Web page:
The historic health reform law passed by Congress and signed by President Obama in March, 2010 was widely expected to catalyze a shift in healthcare payment from “volume to value” through multiple policy changes. The Affordable Care Act’s new health exchanges were going to double or triple the individual health insurance market, channeling tens of millions of new lives into new “narrow network” insurance products expected to evolve rapidly into full risk contracts.
In addition, the Medicare Accountable Care Organization (ACO) program created by ACA would succeed in reducing costs and quickly scale up to cover the entire non‐Medicare Advantage population of beneficiaries (currently about 70% of current enrollees) and transition provider payment from one‐sided to global/population based risk. Finally, seeking to avoid the looming “Cadillac tax” created by ACA, larger employers would convert their group health plans to defined contribution models to cap their health cost liability, and channel tens of millions of their employees into private exchanges which would, in turn, push them into at‐risk narrow networks organized around specific provider systems.
Three Surprising Developments
Well, guess what? It is entirely possible that none of these things may actually come to pass or at least not to the degree and pace predicted. At the end of 2015, a grand total of 8.8 million people had actually paid the premiums for public exchange products, far short of the expected 21 million lives for 2016. As few as half this number may have been previously uninsured. It remains to be seen how many of the 12.7 million who enrolled in 2016’s enrollment cycle will actually pay their premiums, but the likely answer is around ten million. Public exchange enrollment has been a disappointment thus far, largely because the plans have been unattractive to those not eligible for federal subsidy.
Moreover, even though insurers obtained deep discounts from frightened providers for the new narrow network exchange products (70% of exchange products were narrow networks), the discounts weren’t deep enough to cover the higher costs of the expensive new enrollees who signed up. Both newly launched CO-OP plans created by ACA and experienced large carriers like United and Anthem were swamped in poor insurance risks, and lost hundreds of millions on their exchange lives. As for the shifting of risk, it looks like 90% plus of these new contracts were one‐sided risk only, shadowing and paying providers on the basis of fee‐for‐service, with bonuses for those who cut costs below spending targets. Only 10% actually penalized providers for overspending their targets.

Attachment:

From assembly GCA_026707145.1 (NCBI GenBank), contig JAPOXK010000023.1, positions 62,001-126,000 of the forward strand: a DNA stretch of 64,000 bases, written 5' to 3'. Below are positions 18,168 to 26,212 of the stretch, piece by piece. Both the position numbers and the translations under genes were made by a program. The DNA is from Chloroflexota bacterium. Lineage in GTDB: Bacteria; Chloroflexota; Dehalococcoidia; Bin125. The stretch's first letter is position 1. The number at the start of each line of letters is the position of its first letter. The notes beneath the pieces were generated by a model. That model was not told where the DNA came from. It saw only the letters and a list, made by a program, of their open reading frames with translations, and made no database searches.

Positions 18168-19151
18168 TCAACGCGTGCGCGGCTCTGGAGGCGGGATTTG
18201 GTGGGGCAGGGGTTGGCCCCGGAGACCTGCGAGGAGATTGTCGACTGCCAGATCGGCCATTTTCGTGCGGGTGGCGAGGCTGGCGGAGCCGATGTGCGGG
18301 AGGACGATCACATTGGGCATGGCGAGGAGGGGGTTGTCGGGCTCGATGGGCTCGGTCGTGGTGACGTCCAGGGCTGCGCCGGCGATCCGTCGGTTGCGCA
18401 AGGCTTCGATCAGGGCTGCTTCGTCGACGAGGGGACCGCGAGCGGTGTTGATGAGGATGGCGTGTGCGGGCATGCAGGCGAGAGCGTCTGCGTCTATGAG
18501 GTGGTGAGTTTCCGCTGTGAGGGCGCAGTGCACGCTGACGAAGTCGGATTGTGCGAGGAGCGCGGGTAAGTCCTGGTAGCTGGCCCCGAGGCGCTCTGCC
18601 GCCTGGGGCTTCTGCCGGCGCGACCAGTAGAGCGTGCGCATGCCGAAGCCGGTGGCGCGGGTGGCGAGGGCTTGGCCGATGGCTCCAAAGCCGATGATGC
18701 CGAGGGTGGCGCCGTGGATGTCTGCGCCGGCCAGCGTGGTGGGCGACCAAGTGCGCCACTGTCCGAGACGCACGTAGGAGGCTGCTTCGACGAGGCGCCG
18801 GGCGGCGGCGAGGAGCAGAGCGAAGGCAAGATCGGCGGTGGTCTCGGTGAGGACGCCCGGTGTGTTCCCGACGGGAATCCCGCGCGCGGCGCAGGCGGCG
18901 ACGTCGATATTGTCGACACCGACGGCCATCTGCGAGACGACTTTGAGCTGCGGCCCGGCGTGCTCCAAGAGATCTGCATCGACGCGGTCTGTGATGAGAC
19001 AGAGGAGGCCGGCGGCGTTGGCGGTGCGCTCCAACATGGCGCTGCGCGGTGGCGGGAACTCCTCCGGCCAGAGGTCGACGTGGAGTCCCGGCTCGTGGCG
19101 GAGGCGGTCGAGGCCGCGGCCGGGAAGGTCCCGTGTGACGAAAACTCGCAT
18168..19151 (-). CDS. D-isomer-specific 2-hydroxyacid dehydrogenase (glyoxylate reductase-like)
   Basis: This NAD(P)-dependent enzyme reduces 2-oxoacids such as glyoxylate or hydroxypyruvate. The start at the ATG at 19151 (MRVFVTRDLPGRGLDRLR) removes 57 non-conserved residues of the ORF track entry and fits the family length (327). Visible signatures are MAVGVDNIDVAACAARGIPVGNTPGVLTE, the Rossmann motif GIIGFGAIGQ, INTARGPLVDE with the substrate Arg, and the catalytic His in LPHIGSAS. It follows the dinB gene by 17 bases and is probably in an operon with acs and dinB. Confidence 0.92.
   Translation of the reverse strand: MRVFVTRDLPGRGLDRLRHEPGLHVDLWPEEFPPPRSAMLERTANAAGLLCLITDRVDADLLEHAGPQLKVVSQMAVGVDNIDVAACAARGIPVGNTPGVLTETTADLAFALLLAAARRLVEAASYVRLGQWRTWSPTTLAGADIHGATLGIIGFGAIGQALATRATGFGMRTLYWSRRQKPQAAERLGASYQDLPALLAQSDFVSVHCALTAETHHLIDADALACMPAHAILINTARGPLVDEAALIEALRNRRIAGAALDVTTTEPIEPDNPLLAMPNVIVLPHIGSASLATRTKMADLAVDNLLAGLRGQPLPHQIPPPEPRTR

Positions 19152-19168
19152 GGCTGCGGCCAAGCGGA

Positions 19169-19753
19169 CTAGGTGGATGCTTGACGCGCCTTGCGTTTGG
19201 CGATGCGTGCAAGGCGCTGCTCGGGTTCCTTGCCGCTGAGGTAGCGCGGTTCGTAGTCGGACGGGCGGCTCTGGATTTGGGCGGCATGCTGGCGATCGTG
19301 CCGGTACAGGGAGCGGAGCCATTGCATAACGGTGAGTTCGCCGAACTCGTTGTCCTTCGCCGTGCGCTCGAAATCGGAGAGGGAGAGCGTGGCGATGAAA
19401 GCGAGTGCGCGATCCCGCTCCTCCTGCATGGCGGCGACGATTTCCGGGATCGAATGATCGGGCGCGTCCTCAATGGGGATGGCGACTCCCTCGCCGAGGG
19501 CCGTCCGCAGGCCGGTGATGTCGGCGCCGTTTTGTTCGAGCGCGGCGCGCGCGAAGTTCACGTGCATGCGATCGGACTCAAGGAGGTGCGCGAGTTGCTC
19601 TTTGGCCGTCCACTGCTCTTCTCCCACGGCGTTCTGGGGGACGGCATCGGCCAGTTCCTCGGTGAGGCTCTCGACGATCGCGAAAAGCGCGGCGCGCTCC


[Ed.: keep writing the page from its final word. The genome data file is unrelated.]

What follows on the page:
The Medicare Accountable Care Organization/Medicare Shared Savings Program, advertised as a bold departure from conventional Medicare payment policy, has been the biggest disappointment among the raft of CMS Innovation Center initiatives. ACO/MSSP enrollment appears to have topped out at 8.3 million of Medicare’s 55 million beneficiaries. The first wave, the Pioneer ACOs, lost three‐fourths of their 32 original participating organizations, including successful managed care players like HealthCare Partners, Sharp Healthcare, and Presbyterian Healthcare of New Mexico and others. The second, much larger wave of regular MSSP ACO participants lost one third of their renewal cohort. Only about one‐quarter of ACO/MSSP participants generated bonuses, and those bonuses were highly concentrated in a relative handful of successful participants.
Of the 477 Medicare ACO’s, a grand total of 52, or 11%, have downside risk, crudely analogous to capitation. As of last fall, CMS acknowledged that factoring in the 40% of ACO/MSSP members who exceeded their spending targets and the costs of the bonuses paid to the ACOs who met them, the ACO/MSSP programs have yet to generate black ink for the federal budget. And this does not count the billions care systems have spent in setting up and running their ACOs. It is extremely unlikely that the Medicare ACO program will be made mandatory, or voluntarily grow to replace DRGs and the Medicare Part B fee schedule.
And the Cadillac Tax, that 40% tax imposed by ACA on high cost employee benefit plans, a potentially transformative event in the large group health insurance market, which was scheduled to be levied in 2018, was “postponed” for two years (to 2020) by an overwhelming Congressional vote. In the Senate, a 90–10 bipartisan majority actually voted to kill the tax outright, strongly suggesting that strong opposition from unions and large employers will prevent the tax from ever being levied. Presumptive Democratic nominee Hillary Clinton has announced her support for killing the tax. So the expected transformative event in the large group market has proven too heavy a lift for the political system.
As a result, the enrollment of large group workers in private health exchanges, the intended off‐ramp for employers with Cadillac tax problems, has arrested at about 8 million, one‐fifth of a recent forecast of 40 million lives by 2018. Thus, the conversion of the enormous large group market members to narrow network products seems unlikely to happen. As a recent New York Times investigation revealed, the reports of the demise of traditional group health insurance coverage (based on broad network PPO models) have been greatly exaggerated.